Retrogaming Collector Hysteria
The brisk morning air penetrated my ultra-light jacket as thoughts of doubt and regret blanketed my hibernating brain. 5:00am comes but once a day, and usually that’s more than enough for most people, myself included. There was a Craigslist ad that promised a 7am yard sale at my residence, and I demanded to know who had the gall to make this kind of commitment! After some investigative research, I was embarrassed to learn that it was I who agreed to this 7am “shindig” at my house. Note to self: Think before you type a Craigslist ad.
So with a self-inflicted obligation in hand, I began to move the pledged items from the shed to the front yard, such as the 1980s and 1990s video games (known as retro games), mismatched and unraveled wicker furniture, a half-full kitchen knife block, my coveted VHS Rocky set, and all the other junk I refused to toss out over the years. As I mentioned before, my Craigslist ad stated that the yard saleganza would promptly begin at 7:00am, so you can imagine how surprised I was when a vehicle stopped in front of my house at 6:00am asking about my video games.
Being an avid retro game collector, I knew I could handle any seasoned haggler with ease, but what I didn’t anticipate was the bombardment of retro gaming enthusiasts who would arrive pre-7am and tie up my time nonstop for nearly two hours. As the retro gaming hunters argued over who was going to go home with gems such as Super Mario 64, a complete boxed Sega Genesis model 1, a complete boxed Super Scope and a Philips CD-i gaming system to name a few, I sparked up a conversation with one of the less competitive and more laid-back individuals of the motley crew.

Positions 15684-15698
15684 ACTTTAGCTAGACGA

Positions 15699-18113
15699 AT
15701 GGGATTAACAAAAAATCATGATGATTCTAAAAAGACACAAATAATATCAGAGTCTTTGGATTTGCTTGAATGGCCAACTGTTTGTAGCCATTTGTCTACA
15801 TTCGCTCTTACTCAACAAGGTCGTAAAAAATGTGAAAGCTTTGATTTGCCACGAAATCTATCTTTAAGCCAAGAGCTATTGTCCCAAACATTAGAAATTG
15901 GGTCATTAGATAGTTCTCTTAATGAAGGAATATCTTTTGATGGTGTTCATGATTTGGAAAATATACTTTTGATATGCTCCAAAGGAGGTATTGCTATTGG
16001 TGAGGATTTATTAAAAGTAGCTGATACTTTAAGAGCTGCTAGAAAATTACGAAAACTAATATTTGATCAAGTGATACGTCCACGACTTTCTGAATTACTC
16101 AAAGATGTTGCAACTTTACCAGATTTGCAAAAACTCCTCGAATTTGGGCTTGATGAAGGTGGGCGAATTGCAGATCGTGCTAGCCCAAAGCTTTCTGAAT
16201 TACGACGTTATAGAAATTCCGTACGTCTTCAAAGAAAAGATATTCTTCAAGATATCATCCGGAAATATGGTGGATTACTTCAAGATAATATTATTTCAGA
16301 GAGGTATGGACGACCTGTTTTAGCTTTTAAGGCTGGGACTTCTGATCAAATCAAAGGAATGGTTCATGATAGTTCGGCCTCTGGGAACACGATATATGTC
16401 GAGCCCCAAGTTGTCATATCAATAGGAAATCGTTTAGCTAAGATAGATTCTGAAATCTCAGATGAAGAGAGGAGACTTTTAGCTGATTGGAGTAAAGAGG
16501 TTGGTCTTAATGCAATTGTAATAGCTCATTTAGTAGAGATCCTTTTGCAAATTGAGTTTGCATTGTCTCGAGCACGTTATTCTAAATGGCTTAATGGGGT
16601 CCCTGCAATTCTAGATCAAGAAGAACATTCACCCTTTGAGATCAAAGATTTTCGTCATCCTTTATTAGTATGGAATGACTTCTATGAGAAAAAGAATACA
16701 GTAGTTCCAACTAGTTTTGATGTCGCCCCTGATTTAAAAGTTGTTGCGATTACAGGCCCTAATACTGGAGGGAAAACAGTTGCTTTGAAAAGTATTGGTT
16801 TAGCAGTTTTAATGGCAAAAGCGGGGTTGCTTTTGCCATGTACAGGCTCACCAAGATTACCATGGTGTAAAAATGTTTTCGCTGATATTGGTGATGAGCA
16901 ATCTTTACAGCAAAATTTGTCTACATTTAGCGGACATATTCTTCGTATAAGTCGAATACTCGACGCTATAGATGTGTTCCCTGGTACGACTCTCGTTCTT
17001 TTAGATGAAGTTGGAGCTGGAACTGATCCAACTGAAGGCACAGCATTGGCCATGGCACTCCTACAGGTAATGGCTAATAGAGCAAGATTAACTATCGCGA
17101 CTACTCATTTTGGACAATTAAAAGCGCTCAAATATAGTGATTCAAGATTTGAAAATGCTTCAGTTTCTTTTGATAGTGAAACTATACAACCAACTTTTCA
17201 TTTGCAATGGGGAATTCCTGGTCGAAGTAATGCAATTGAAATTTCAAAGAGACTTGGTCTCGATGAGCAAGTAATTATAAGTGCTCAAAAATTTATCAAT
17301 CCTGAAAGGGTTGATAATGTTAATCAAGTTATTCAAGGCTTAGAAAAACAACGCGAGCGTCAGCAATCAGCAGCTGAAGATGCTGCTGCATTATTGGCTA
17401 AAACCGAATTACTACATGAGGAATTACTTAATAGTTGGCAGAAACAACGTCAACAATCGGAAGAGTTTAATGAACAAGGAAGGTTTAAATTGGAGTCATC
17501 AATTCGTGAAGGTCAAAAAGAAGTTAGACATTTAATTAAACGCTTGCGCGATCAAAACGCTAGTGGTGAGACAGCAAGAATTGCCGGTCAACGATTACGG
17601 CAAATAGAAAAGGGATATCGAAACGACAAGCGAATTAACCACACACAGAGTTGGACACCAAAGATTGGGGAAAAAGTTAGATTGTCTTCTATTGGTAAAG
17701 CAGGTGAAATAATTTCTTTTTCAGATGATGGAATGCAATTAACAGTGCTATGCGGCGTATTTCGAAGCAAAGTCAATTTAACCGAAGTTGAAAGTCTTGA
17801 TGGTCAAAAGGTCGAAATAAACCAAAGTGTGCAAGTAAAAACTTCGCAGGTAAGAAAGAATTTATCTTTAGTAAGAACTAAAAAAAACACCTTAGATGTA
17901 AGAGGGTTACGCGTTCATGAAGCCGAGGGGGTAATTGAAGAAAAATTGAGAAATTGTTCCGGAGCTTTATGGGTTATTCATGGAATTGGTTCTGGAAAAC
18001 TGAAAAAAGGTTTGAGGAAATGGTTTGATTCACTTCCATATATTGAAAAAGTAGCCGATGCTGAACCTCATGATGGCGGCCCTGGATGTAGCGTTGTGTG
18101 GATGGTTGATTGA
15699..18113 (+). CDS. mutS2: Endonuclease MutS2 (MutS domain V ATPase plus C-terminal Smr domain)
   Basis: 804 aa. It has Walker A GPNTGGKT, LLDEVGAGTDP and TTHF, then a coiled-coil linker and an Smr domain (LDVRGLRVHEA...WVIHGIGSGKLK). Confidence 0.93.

He was a lanky young man sporting your traditional nerdy wireframe glasses and Star Wars t-shirt. He clued me in on the details of the mass of hysteria unfolding on my front doorstep. Like a philosopher who specializes in how video games affect the brain, he said, “More than once I’ve seen ‘fake’ Craigslist ads that use wrong addresses with the sole purpose to draw retro collectors AWAY from the real yard sales. Retro game collecting is an obsession, as you can see. We get fixated on these nostalgic memories and they become like treasures. You can find anything on the internet, but hunting these retro games down at yard sales and thrift stores is where all the fun is. Considering that these games are no longer made, and we know there is a finite number, all we can think about is completing our collections. Hell, we won’t even have enough time to play 75% of the games we get.”
We chatted for about 15 more minutes, exchanged phone numbers, and vowed to talk about video games again one day even though we both knew we would probably never cross paths again. The premise behind this story is to draw your attention to the underground world of retro game collecting. As I’ve said to many gamers in the past, you very well could be sitting on a nostalgic gold mine and not even know it. At least twice a week I meet someone who tells me they can’t believe that the “junk” in their attic is actually worth money!
Now is the time to get busy folks! Check your attics, basements, storage units, sheds, garages, and anywhere you’ve been relocating your “junk” for the last 30 years! You might find a box with an original Nintendo Entertainment System or an old Atari 2600! If you’re not inclined to keep these treasures, post them up at your yard sale and STAND FIRM on your prices. If the first person doesn’t want to pay for your games, the next person will. After all, the T-Rex doesn’t want to eat. It wants to hunt.
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